- Pick up the call
- Send the call to voicemail
- Send the call to voicemail and listen in
Yup, you can listen in as the person leaves you a message. It is worth getting this service for that feature alone!
Each voicemail in your inbox will be automatically transcribed by Googles voice to text engine. This feature is a bit of a hit or miss. Sometimes it works, while other times it fails completely. As an example, I had a friend call me and say “Test 1 2 3″ just too see how it will get transcribed. Google decided that he said “just wanted to really”. Here is another example of a message that my cousin left me:
The quality of that transcription leaves a lot to be desired. You can help to train the engine by clicking the “was this transcription useful” button but it will probably take a long time before this technology works reliably.
Still, I don’t particularly care that the transcription engine fails because all the other features are much more important to me. The transcription is a nice bonus, and I’m sure that it will get better in time. Google simply needs more voice samples to run through it. Their translation engine is actually quite decent, so I’m sure that once they reach a critical mass of users, and have plenty of real life voicemail data the quality of individual transcriptions will start going up.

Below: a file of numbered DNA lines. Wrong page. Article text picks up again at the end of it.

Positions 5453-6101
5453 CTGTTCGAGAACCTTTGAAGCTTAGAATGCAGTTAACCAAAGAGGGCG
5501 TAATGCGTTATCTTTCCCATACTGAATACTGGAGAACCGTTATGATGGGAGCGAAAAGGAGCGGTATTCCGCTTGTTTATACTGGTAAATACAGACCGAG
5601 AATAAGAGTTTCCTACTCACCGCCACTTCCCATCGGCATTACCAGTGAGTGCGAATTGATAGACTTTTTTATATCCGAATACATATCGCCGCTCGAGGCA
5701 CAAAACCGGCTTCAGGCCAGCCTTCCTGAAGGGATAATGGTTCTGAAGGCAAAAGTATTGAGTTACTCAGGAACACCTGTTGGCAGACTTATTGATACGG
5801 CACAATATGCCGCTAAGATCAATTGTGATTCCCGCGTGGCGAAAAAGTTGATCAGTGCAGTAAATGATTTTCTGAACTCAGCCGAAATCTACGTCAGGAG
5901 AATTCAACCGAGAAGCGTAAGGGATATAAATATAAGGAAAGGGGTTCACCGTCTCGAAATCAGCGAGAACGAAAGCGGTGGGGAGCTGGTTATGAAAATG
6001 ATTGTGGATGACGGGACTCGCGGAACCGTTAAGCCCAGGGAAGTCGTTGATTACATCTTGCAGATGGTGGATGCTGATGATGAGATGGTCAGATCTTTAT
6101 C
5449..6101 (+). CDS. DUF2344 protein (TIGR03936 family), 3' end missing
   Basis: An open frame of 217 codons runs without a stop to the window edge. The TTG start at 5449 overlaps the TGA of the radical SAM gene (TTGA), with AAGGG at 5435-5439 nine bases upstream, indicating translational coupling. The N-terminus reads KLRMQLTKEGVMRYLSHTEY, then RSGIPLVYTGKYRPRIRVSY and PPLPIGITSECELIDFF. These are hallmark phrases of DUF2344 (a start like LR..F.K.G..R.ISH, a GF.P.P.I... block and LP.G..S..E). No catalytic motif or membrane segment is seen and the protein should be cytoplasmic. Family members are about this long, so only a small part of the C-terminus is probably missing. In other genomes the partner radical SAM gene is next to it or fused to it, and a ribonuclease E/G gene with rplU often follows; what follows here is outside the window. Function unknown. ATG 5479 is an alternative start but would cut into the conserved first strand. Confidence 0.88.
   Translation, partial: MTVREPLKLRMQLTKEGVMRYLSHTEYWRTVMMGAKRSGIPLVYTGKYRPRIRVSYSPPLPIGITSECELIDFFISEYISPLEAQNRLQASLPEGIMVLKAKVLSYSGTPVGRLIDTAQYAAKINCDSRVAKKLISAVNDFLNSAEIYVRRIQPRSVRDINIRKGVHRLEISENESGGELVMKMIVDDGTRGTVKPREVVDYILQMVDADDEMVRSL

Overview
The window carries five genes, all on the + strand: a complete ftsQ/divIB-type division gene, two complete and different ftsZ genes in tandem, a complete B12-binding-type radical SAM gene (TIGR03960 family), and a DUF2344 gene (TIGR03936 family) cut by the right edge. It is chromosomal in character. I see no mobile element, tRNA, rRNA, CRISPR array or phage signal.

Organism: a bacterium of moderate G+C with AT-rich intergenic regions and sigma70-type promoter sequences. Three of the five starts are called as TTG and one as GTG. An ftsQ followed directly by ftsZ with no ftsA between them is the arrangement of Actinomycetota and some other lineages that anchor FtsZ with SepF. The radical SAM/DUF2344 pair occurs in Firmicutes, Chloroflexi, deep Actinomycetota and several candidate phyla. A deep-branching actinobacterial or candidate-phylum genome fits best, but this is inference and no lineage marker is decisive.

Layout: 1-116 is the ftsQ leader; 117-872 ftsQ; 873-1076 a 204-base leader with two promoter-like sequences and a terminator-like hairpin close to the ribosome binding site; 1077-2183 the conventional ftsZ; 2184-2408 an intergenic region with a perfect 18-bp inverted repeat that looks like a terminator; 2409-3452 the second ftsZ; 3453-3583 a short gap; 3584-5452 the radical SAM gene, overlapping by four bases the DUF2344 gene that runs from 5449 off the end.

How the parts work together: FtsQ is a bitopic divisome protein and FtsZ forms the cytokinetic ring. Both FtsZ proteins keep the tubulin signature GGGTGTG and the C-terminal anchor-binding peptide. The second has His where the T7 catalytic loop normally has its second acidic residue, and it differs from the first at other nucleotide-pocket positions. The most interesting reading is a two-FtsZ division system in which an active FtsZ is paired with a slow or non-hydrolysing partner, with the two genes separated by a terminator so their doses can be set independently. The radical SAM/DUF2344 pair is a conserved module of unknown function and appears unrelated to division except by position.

I haven’t really used the Google Voice service extensively yet. I just got it, and I haven’t really had a chance to give it out to anyone yet – other the few people that helped me test it by making silly calls and leaving stupid messages. It will get a real test by fire in September and I will likely revisit it then. From what I’ve seen so far though, it seems extremely useful.
Now here is the bad news: they don’t seem to be giving out invites to new members the way they did with Gmail. This means I can’t invite you to the service. At least not yet. But you may still be able to sign up for the beta from the main page.